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The second reading for the tenant fees bill saw the bill passed in the House of Lords this week without amendment.
Despite several changes being put forward by Labour and Liberal Democrat peers during the one-hour debate for the second reading, the tenant fees bill passed and is likely to become law within months.
The amendments tabled during the second reading were rejected by Lord Bourne, the government’s representative on housing in the Lords.
They included a limit on the costs of replacing tenants in a shared house to £50, rather than the current average of around £250 that both incoming and outgoing tenants are often asked to pay.
There was also an amendment aimed to prevent landlords and agents from overcharging tenants who seek to quit a tenancy before the end of the minimum period. This wanted to limit charges to the lost rent up to a new tenant moving in rather than the charge simply being deemed ‘reasonable’.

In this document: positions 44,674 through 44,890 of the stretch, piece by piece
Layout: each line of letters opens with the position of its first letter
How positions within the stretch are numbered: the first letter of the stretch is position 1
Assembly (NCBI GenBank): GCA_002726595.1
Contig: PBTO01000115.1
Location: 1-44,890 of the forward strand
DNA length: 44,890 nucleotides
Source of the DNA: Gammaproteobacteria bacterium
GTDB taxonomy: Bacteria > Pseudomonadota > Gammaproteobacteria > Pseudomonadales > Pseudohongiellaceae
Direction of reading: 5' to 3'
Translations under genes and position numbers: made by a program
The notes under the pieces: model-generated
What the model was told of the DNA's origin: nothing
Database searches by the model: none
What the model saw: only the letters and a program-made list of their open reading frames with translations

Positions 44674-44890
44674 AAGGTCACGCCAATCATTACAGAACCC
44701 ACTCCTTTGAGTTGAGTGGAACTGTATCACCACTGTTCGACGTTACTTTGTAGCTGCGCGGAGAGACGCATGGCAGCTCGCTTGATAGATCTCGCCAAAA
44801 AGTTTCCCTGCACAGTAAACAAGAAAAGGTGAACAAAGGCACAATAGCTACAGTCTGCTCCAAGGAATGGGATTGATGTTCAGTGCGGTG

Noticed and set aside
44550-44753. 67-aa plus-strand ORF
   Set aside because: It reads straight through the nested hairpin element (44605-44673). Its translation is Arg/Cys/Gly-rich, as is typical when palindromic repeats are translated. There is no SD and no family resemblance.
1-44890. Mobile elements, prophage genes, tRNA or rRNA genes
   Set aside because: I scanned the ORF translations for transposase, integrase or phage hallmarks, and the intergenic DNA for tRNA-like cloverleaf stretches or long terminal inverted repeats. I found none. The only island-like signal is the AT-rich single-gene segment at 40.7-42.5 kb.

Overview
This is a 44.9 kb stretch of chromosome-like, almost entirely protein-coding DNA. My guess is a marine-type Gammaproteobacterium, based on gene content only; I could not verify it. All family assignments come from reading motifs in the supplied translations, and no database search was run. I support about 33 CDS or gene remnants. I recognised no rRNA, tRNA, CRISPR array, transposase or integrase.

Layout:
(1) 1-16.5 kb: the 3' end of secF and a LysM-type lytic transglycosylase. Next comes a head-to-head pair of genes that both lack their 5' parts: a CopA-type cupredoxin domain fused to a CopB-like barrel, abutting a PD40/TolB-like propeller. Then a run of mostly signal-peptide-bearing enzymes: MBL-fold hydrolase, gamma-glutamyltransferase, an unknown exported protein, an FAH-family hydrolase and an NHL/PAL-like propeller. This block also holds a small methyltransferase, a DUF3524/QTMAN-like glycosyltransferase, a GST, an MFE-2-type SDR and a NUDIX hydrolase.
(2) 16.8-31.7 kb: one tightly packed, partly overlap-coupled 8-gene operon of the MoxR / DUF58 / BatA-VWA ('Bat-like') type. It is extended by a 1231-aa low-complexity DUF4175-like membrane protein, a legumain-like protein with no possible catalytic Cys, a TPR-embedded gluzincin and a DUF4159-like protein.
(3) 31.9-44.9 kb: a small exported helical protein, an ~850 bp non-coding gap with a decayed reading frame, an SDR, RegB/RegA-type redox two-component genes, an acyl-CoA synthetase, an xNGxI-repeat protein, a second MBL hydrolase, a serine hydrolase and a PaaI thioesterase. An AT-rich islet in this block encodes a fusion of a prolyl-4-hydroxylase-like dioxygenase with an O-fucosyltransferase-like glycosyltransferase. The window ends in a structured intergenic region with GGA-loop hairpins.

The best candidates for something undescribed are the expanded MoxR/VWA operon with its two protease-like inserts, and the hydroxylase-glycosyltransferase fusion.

Other amendments tabled during the second reading included an attempt to force agents and landlords to find the best utility rates for tenants whose rent includes gas and electricity bills – seen as a loophole by several lords who said could be exploited by agents after the ban. Also, an amendment to prevent landlords charging tenants for a Right to Rent test was tabled.
The only issue raised during the second reading that was agreed by Lord Bourne to consider and include in the bill report stage due on 5th December was to require landlords and agents to tell tenants why they have withheld a holding deposit – the so called ‘transparency’ clause.
The third and final reading of the bill will come after the report stage, where further amendments will be considered before royal assent is granted to the bill in the new year.